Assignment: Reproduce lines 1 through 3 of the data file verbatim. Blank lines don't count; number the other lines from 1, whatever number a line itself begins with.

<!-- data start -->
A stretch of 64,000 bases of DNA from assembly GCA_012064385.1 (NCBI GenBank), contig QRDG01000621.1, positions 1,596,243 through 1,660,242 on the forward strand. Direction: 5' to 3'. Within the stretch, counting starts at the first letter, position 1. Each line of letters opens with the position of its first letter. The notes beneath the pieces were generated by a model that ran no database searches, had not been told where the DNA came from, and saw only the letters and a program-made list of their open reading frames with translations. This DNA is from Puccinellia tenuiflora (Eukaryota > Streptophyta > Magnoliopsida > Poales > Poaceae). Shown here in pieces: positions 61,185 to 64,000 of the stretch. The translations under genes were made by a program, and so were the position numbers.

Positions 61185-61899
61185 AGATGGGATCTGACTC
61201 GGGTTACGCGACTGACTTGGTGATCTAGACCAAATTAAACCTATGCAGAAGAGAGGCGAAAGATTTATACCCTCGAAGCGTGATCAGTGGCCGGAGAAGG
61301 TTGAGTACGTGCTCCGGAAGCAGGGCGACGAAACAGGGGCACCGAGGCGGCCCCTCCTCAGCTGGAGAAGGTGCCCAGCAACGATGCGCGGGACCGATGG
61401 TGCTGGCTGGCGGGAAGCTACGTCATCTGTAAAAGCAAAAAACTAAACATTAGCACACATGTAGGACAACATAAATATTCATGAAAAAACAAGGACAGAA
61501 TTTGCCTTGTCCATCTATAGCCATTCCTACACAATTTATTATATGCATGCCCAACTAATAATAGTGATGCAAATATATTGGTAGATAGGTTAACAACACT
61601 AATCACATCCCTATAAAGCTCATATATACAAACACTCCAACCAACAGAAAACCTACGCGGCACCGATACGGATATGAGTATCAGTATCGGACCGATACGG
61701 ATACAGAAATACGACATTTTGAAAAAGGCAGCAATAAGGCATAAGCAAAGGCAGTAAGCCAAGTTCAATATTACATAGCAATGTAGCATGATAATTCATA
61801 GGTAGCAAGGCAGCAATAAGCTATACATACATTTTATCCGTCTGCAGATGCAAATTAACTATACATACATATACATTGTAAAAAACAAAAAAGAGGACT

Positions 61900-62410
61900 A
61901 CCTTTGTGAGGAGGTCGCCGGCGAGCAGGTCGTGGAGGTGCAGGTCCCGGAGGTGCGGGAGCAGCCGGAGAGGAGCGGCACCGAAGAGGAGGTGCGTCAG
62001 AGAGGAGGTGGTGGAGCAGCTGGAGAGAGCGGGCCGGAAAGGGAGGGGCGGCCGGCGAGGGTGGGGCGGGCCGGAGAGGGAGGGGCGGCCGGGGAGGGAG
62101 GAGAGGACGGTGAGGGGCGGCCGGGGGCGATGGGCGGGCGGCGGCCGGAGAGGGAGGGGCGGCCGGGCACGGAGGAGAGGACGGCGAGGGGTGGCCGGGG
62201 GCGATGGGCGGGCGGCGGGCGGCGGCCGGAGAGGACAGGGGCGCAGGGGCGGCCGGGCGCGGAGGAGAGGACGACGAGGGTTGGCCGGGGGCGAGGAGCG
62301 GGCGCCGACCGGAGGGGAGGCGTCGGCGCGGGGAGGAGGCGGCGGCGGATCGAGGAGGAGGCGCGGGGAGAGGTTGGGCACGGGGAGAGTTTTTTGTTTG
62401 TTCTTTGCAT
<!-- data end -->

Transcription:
A stretch of 64,000 bases of DNA from assembly GCA_012064385.1 (NCBI GenBank), contig QRDG01000621.1, positions 1,596,243 through 1,660,242 on the forward strand. Direction: 5' to 3'. Within the stretch, counting starts at the first letter, position 1. Each line of letters opens with the position of its first letter. The notes beneath the pieces were generated by a model that ran no database searches, had not been told where the DNA came from, and saw only the letters and a program-made list of their open reading frames with translations. This DNA is from Puccinellia tenuiflora (Eukaryota > Streptophyta > Magnoliopsida > Poales > Poaceae). Shown here in pieces: positions 61,185 to 64,000 of the stretch. The translations under genes were made by a program, and so were the position numbers.

Positions 61185-61899
61185 AGATGGGATCTGACTC